The seduction continued for several months afterwards, most fruitfully when the king was engaging in a favorite past-time, hunting, on an estate adjacent to the Etiolles's, during which Pompadour would ride nearby in an open carriage. In short order, Louis XV fell madly in love with her, granted her a divorce from her husband, and in 1745 purchased the marquisate of Pompadour for her.

But how exactly did Pompadour seduce Louis XV? And what can this teach us about human nature and romance?

Pompadour did not, it is fair to say, have a romantic conception of love. Indeed, the Italian sociologist Francesco Alberoni probably summed up her approach to romance quite nicely when he wrote that "the experience of falling in love originates in extreme depression, an inability to find value in everyday life." From the very beginning, Pompadour acted as though the key to Louis's heart was through exploiting his insecurities as well as his fear of the future. Pompadour's insight into human nature, as I hope shall become clear shortly, is a particularly shrewd one when seduction, and seduction alone, is the overriding goal.

Before she could prey on Louis's insecurities, Pompadour had to reckon with the irksome fact that Louis XV, having long since abandoned any hope of being a great king, was becoming more and more carefree. How do you make someone feel insecure about that which they no longer care about, or to which they remain oblivious?

Pompadour's strategy, which was sheer genius in conception and execution, was to open the wounds of failure, rub salt in them, and then offer Louis the hope of closing them. Basically, since the king had few insecurities, Pompadour had to create them. Pompadour strongly hinted to Louis that the reason for his unpopularity was that the French felt he would not live up to the legacy of his auspicious predecessor, Louis XIV.

This much, I rather suspect, Louis XV already knew deep down; but since most of his advisers, through politeness or sycophancy, avoided making this point directly to the king, Louis XV thought Pompadour's observation particularly novel, and profound, and was impressed that someone could see so deeply inside him. As if meeting a stranger who knew all his stories, Louis began falling for Pompadour's spell.

Preying on his easily ascertainable yet unremarked shortcomings, and passing these off as unique insights into the real Louis XV, Pompadour began her masterful seduction. Having drawn Louis's attention to his own failures, and then nurtured his insecurities so that they could grow malignant and spread, Pompadour became the only person with whom the king felt comfortable discussing his foibles, of which he was, understandably, quite ashamed.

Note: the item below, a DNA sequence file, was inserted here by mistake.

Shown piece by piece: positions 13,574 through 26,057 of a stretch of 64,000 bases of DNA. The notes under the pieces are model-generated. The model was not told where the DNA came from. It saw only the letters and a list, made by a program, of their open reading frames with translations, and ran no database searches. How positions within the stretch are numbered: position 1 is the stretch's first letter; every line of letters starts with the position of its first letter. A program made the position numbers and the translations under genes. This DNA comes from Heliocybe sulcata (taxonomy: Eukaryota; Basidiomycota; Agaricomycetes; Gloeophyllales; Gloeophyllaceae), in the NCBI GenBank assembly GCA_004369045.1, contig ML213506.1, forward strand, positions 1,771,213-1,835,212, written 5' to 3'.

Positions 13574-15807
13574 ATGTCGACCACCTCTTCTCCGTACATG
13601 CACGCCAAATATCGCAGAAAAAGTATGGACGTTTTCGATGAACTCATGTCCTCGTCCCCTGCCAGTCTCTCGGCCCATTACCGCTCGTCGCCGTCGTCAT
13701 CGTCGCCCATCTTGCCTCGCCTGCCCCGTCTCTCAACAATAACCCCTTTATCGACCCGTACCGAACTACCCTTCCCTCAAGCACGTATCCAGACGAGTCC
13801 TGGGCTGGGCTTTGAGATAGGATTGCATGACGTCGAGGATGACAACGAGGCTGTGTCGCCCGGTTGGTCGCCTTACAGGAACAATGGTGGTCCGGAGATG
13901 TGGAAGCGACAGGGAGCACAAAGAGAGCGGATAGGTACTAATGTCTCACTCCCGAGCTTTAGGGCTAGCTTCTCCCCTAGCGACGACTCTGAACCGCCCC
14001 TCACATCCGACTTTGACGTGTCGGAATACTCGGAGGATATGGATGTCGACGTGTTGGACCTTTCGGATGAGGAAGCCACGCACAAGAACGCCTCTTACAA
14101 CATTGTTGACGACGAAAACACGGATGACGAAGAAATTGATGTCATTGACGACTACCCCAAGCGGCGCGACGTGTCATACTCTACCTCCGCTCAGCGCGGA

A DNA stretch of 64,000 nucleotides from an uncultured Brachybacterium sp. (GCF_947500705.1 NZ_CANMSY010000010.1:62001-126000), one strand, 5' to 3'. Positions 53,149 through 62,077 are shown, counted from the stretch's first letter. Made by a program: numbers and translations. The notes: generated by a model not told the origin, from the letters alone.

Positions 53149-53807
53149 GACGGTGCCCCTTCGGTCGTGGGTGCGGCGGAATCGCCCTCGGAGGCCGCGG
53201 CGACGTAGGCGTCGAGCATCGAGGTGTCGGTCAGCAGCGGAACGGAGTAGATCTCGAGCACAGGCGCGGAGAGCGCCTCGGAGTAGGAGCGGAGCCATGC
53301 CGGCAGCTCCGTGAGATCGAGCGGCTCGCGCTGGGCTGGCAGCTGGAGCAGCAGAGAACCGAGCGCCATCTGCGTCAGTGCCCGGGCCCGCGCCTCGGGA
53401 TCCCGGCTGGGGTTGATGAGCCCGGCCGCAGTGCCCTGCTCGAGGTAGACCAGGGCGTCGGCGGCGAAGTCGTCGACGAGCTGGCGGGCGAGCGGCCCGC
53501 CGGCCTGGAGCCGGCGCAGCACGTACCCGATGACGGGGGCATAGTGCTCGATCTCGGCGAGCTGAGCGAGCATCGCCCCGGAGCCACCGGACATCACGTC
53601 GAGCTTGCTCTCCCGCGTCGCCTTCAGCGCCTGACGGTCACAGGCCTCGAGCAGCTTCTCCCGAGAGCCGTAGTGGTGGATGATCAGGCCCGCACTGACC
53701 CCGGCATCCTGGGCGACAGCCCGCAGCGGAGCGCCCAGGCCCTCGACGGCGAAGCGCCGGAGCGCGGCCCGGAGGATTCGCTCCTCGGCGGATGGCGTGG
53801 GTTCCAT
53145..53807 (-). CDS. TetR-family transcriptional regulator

Pompadour shared a special bond with Louis XV: sometimes, Pompadour correctly recognized, there are things one is more comfortable confiding in a stranger than a friend; and so Pompadour used what Louis XV told to her to enhance her status from stranger to close confidant to, eventually, official mistress. But how precisely did she accomplish this successful entrapment?

Pompadour sought to bridge the gap between who Louis was, and what he felt he ought to be. Of course, and she knew this, what Louis ought to be was vastly different than what he was, or even what he could be (Pompadour did not actually believe Louis XV could amount to anything); but the key to her seduction was to convince Louis that this chasm was not as wide as everyone thought, and to make him believe that only she could bridge it. Thus Pompadour became a teacher, a confidant, and someone who made Louis feel good about himself. To Louis, the power she possessed over him was all for the good, and she gradually became indispensable to his sense of self-worth, rather like an addictive drug.

Unlike other members of Louis XV’s inner-circle, who either flattered Louis with pretty words that lacked substance or otherwise approved of his baser instincts and disreputable habits, Pompadour, after destroying Louis by pointing out his weaknesses, then inspired him, offering him a path to follow if he wanted to achieve, how shall I put it, salvation.

Perhaps Pompadour's insight into seduction—discover someone's weaknesses, then exploit them—sounds trite, but its effectiveness when executed correctly, by which I mean subtly, is so rarely remarked on nowadays: Everyone must endure the weight of insecurity, of not believing in themselves, and a person who aspires to something greater than mere ordinariness is especially burdened by this, as well as by, and this is true of the young in particular, uncertainty about what the future will bring, and a sense of powerlessness in shaping it.